Summary of California 2016-2017 State Budget

On January 6, 2016, Governor Brown proposed his $170.7 billion spending plan for the 2016-17 fiscal year.  While California is currently enjoying a surplus ($8 to 11 billion, depending on the source) because of the state’s improving economy, the Governor is cautioning the Legislature against enacting new programs that would have to be eliminated when the next recession occurs.  California’s budget is largely dependent on personal income and sales tax revenue ($83.8 billion and $25.9 billion, respectfully) and thus, is negatively impacted by an economic downturn.  Given that is his second to last budget, Governor Brown is focusing on his legacy and financial stability is the cornerstone of legacy.  The Governor failed to include any proposals that would restore reimbursement rates to health care providers that were cut in previous years.

 The beneficiaries of new state revenue includes K-14 education ($71.8 billion plus $257 million to repay underfunding from prior year), the state’s regional centers which provide services to people with autism and other developmental disabilities ($80 million), Supplemental Security Income/State Supplementary Payment (SSI/SSP) cost of living increase ($76.8 million) and the an additional $2 billion deposit into the state’s rainy day fund.

 Health Care Impacts

California implemented the optional expansion under federal health care reform, which expanded Medi‑Cal eligibility to all parent/caretaker relatives and childless adults under 138 percent of the federal poverty level (FPL). Per the ACA, the federal government pays 100 percent of the cost of the optional expansion population for the first three years.   Additionally, California provides coverage for pregnant women up to 322 percent of FPL (the highest of any Medicaid program in the nation), and 138 percent of FPL for parents and caretaker relatives (4th highest in the nation).

 

Significant Health Care Budget Adjustments:

 Health Care Reform Implementation – Medicaid expansion has increased the Medi-Cal caseload to a projected 13.2 million lives in 2016-17, covering over a third of the state’s population.   The budget provides $4 billion ($1.9 GF) for this fiscal year for the cost of mandatory Medi-Cal expansion.  Starting in January 2017, the state assumes a 5 percent share for the optional expansion population.  By 2020‑21, the federal share decreases to 90 percent and the state will pay 10 percent.  The budget assumes costs of $14.1 billion ($740.2 million General Fund) in 2016‑17 for the state’s share of costs for the optional Medi‑Cal expansion.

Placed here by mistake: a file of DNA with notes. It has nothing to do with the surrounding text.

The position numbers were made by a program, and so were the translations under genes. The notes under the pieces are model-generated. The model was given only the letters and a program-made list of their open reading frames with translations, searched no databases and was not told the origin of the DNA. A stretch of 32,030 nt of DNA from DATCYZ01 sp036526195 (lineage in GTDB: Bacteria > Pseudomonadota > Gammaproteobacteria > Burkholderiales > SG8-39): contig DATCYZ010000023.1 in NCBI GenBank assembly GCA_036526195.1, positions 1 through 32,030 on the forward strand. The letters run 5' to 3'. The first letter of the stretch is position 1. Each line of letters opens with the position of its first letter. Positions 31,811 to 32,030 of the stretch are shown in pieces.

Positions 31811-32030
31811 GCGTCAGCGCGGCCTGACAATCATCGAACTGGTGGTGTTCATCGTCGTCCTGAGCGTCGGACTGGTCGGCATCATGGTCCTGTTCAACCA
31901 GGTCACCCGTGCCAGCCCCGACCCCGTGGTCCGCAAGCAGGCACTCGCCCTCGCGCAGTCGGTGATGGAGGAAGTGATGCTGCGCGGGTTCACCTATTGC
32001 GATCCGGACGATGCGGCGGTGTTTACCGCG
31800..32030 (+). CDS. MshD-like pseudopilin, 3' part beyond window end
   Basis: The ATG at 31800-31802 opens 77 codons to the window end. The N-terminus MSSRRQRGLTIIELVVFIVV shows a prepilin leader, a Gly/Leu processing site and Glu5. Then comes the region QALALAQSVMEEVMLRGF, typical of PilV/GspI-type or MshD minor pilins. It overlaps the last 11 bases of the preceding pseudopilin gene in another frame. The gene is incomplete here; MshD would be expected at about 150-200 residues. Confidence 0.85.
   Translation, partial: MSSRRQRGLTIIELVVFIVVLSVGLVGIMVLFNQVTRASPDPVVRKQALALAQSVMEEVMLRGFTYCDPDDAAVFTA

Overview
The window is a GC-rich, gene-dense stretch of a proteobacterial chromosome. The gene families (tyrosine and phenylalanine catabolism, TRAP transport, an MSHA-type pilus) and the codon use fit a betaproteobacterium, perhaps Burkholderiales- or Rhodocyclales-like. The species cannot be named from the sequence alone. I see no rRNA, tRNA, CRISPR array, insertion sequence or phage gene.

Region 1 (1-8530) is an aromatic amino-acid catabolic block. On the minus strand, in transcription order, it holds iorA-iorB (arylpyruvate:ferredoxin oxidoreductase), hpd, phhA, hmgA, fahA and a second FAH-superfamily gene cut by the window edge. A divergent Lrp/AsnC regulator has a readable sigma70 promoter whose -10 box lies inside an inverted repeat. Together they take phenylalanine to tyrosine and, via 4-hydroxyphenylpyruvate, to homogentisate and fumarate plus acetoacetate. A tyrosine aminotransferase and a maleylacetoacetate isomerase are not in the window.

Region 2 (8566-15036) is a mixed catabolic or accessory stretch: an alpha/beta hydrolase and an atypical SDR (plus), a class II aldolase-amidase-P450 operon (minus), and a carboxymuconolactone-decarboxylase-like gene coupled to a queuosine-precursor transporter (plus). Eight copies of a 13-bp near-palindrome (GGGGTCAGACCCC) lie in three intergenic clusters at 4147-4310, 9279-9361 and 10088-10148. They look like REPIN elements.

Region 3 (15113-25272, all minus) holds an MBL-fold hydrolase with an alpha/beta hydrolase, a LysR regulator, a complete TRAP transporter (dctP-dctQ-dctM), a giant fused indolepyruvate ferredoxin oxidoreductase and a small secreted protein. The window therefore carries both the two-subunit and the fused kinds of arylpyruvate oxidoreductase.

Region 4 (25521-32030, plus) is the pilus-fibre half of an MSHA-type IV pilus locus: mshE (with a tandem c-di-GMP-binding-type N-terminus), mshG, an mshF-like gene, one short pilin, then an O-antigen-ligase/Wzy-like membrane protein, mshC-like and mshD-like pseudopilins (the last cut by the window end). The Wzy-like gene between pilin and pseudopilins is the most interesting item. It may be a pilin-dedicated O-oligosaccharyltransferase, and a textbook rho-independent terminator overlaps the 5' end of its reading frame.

Extension of Full‑Scope Medi‑Cal Coverage to Undocumented Children – Chapter 18, Statutes of 2015 (SB 75), expands full‑scope Medi‑Cal benefits to undocumented children under 19 years of age. The Budget includes $182 million ($145 million General Fund) to provide full‑scope benefits to 170,000 children.  This benefit is scheduled to begin by May 1, 2016.

 County Medi‑Cal Administration – County workers conduct Medi‑Cal eligibility work on behalf of the state.  Medi‑Cal caseloads continue to grow significantly post ACA implementation and the system built to automate eligibility determinations is not yet completely functional.  The Budget provides counties an additional $169.9 million ($57 million General Fund) in 2016‑17 and the following year to administer the program.  Once the eligibility system is stabilized, the state will conduct time studies to inform a new Medi‑Cal county administration budgeting methodology.

 Mental Health and Substance Use Disorder Services – The budget includes $90.9 million ($32.5 million General Fund) for residential treatment services expanded under the recently approved CMS waiver to provide better coordination and a continuum of care for substance use disorders.   DHCS is required, in collaboration with stakeholders, to create a Performance Outcomes System to track outcomes of Medi‑Cal Specialty Mental Health Services for children and youth.  DHCS continues to work with stakeholders to identify key components of the system and finalize the outcome measures that will be prioritized for data collection. The budget includes $11.9 million General Fund for implementation of this system, including county collection of assessment data and related training to better report on participant outcomes.

 Managed Care Organization (MCO) Tax – The administration asserts that the MCO tax is a critical component of maintaining Medi-Cal Program funding that allows for the coverage of the expanded population and for future provider rate increases.  The existing MCO tax will expire midyear and the Administration is proposing a new tax that will meet new federal requirements to protect the $1 billion it generates.  This tax has been highly controversial because it creates winners and losers among commercial and public health plans and bipartisan support will be needed to approve a new tax.  It is not yet clear if there is consensus among the health plans but there is a strong desire in the legislature and administration to enact a new tax.